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The Jumma Musjid, Delhi.

The Jumma Musjid, Delhi.

Photographer: Bourne, Samuel

Medium: Photographic print

Date: 1865

Shelfmark: Photo 11/(66)

Item number: 1166

Genre: Photograph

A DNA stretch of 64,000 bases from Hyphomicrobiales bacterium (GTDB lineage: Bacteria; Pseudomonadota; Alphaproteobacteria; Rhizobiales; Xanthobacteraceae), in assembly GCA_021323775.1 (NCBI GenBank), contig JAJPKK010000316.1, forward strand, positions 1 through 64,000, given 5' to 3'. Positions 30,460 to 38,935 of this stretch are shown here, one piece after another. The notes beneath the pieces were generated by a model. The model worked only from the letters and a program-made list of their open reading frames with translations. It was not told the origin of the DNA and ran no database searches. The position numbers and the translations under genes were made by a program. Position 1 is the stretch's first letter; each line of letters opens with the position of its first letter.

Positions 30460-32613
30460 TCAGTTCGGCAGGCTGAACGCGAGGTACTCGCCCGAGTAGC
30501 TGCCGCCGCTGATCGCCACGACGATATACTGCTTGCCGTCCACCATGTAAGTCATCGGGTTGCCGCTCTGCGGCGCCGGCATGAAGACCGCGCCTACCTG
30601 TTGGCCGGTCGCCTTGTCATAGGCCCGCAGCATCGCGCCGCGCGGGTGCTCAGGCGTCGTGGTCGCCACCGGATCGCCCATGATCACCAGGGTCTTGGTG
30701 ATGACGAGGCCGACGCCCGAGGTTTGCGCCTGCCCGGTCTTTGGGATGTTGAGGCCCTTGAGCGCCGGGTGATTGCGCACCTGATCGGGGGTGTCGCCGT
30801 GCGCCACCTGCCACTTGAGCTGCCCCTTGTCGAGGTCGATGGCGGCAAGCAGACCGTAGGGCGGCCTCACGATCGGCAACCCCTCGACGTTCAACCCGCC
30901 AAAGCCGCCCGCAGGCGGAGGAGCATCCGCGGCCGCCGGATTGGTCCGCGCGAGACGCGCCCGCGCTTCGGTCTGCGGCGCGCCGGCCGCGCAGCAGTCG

A distant view of the Jami Masjid, Delhi, taken by Samuel Bourne in the 1860s. The Jami Masjid was the principal mosque of Shah Jahan's new capital city Shahjahanabad. The largest mosque in India, it was the last great architectural venture of Emperor Shah Jahan (r.1628-58), the most prolific builder of the Mughal dynasty. It took six years to build and functioned as a congregational mosque which could hold 250,000 people. Approached via broad flights of steps its three gateways lead into a huge courtyard with a central tank for ritual ablutions. The mosque is built of red sandstone with white marble. The main building is topped by three onion-shaped domes of white marble striated with thin strips of black marble, and is flanked by two minarets, 130 ft high.

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